German manufacturer believes global demand justifies relaunch of Dornier amphibian
German aircraft developer Dornier Seawings is seeking investment to relaunch production of the Dornier CD-2 Seastar amphibian.
The company is evaluating facilities in Asia and Europe before starting a planned development phase by the end of this year. Company sources say it has completed a feasibility study and last year commissioned an independent market analysis that pointed to a global demand for around 250 amphibious aircraft over 10 years. The source says 250 "is a very conservative figure, but we have based our planning on this figure and believe we could break even well below that".
Dornier Seawings says it is targeting three market segments, with three different versions of the aircraft: a para-public surveillance variant is being marketed to government agencies; a 12-seater regional airline configuration is being promoted to island-hopper charter operators; while a six-seat VIP version for yacht owners is also being considered.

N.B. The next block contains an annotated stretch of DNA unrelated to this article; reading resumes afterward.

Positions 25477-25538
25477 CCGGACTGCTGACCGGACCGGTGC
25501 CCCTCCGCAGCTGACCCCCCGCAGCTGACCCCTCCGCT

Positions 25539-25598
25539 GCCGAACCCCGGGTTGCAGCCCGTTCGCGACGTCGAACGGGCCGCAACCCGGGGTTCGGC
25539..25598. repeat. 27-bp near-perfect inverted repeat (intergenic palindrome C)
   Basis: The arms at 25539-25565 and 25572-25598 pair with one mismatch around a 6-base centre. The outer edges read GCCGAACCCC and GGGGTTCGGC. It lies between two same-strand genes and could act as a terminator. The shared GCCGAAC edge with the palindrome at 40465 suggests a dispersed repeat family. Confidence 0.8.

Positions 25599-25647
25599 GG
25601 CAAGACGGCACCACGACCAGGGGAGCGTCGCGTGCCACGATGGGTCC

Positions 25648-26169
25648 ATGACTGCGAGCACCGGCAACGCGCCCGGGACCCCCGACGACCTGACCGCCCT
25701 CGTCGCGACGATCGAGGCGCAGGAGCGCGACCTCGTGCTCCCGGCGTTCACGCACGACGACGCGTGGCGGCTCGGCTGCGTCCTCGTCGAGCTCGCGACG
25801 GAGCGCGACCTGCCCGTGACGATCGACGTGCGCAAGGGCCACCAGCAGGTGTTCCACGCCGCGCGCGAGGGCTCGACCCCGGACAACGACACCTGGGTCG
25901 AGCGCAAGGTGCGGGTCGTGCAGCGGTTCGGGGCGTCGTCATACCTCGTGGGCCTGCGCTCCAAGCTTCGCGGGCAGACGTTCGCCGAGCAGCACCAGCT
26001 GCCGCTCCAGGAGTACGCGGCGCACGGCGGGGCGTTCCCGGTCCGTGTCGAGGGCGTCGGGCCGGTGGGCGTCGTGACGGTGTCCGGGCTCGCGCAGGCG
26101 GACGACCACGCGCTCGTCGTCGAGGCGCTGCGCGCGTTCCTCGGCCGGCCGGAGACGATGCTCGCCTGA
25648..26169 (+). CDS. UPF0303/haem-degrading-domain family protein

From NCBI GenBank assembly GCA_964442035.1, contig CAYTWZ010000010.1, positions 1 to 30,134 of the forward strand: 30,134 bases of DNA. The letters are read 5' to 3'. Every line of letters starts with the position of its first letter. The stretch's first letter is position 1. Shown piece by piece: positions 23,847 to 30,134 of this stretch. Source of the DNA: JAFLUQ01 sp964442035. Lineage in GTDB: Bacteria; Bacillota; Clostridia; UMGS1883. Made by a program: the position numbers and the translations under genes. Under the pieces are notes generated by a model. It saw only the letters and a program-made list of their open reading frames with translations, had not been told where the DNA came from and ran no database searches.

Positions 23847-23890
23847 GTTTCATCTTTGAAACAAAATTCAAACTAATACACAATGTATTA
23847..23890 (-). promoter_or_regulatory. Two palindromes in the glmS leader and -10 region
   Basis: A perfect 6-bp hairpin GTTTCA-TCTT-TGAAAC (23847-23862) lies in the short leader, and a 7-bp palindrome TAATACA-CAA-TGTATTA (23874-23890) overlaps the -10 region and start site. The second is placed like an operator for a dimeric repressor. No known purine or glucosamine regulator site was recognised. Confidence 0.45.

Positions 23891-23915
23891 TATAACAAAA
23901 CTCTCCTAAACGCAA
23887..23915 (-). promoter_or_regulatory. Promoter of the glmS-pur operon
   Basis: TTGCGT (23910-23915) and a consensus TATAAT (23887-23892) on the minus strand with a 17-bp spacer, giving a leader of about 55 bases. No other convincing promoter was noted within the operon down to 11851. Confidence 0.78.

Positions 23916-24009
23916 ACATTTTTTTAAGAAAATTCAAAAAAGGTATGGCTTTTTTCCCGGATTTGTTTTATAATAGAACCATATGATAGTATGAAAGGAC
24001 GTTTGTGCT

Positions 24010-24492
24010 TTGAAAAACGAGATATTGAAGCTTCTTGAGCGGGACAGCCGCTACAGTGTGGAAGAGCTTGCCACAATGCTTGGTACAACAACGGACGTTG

The aircraft's two Pratt & Whitney Canada PT6A-112 engines are mounted over the central fuselage in a push/pull configuration. Dornier Seawings engineers say the endurance of the aircraft can be extended by it flying on a single engine, from 4.5h to around 11h for surveillance missions.
A decision on a final assembly line will depend on the availability of manufacturing facilities and on potential local markets, the company adds. Dornier Seawings previously attempted to launch a manufacturing joint venture with India's Hindustan Aeronautics, but the German company refuses to disclose potential sites.
One of the two Seastar prototypes has been restored and received public transport certification last December. Dornier Seawings has taken several potential investors and customers on demonstration flights from its base at Eurasburg, near Munich.
Dornier Seawings is headed by Conrado Dornier, founder of defunct Dornier Seastar, which acquired the design rights from Dornier Composite Aircraft following its bankruptcy in 1992. The company has no link with Hungarian amphibian kitplane manufacturer SeaStar Aircraft.
JUSTIN WASTNAGE / LONDON